She’s very big in the industry too, what’s it like being one half of the industry’s power couple?
You should ask her (Laughs)
Advice to bar goers?
I read something interesting about this. Basically, as a customer in a bar you also have an obligation to behave in a certain way. If you are going to have say five cocktails, leave and be polite, do not occupy the bartender’s time. If you are bringing a group of people make sure they are also going to be well behaved.
Do you judge any competitions?
We just concluded one called “The World’s Most Experimental Bartender” which I judged. This year’s winner was from Spain, David. I have judged that all over the world. It is so much fun. All the competitors met in Scotland for the finals, just two weeks ago. The 20 bartenders stayed in Scotland for a week, made their own whiskies from scratch and we had a marvelous gala event at the end.
What do you look for as a judge and even when training bartenders?
The most important thing is true hospitality, having the sense that someone has come to you for a little levity and relaxation, people that do not take it too seriously. I know as a bartender there’s a lot to learn but there is a danger in being too intense. I look for qualities such as ability to entertain, cheerfulness, great story telling, well-read bartenders who understand the art. In terms of the drinks; balance, clean procedures and something extra that stands out like a local ingredient.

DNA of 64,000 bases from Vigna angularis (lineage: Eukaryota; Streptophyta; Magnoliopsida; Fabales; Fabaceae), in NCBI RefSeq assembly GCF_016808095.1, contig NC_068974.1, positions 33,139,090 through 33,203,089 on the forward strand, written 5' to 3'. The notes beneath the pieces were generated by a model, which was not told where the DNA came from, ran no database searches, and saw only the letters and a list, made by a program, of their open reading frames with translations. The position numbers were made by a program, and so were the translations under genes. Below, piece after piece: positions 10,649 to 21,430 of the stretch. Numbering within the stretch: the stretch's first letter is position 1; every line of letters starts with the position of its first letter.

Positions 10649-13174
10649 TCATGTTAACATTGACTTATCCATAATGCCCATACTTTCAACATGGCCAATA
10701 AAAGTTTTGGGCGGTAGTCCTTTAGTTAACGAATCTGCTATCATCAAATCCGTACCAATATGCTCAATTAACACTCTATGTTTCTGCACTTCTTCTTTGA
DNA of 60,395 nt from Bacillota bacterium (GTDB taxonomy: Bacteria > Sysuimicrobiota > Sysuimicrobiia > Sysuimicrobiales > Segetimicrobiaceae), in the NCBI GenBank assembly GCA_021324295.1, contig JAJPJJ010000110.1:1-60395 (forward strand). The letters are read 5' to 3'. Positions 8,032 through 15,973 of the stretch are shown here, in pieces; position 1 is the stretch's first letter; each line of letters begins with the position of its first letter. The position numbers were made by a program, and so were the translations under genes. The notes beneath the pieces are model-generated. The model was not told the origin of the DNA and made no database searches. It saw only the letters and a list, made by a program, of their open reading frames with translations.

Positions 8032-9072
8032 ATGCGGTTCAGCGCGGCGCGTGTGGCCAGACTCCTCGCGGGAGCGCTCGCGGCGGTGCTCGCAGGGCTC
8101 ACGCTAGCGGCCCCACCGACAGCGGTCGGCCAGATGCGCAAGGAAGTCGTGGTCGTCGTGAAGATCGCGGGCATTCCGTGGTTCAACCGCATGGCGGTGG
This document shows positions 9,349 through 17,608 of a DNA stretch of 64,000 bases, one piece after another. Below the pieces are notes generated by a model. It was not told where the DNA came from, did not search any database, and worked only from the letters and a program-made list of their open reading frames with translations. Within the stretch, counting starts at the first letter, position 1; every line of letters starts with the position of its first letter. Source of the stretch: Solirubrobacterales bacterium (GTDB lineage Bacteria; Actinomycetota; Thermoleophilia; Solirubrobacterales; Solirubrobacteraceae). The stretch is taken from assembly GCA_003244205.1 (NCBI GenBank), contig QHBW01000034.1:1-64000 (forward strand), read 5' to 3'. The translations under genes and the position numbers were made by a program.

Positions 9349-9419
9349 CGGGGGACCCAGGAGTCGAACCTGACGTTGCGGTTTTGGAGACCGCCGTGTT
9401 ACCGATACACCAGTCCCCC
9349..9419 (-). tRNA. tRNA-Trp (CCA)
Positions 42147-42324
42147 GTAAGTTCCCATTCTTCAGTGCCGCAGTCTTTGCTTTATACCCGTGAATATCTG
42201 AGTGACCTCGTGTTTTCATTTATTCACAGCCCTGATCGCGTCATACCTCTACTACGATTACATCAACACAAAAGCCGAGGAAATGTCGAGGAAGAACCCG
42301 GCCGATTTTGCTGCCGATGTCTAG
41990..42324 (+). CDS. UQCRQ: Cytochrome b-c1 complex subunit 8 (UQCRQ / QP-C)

How was your training here?
I was truly impressed by the vast knowledge
the trainees had. Everyone was eager to learn, I got asked some hard questions.
Having 75 bartenders turning up at 9am in the morning is brilliant and
wonderful for the scene.
How is the drinks industry transforming?
Today, we are more concerned about wellness, responsibility and low EBV drinks. In the past, it was also a notably male dominated field but is more equal now. Even at the training in Nairobi today, there were as many women as men. The future? Expect continued innovation from us, we release one experimental whisky every year and will continue to do so for the next decade. The trade will continue to be more local. The farm to table concept that started in the kitchen will also be seen at the bar.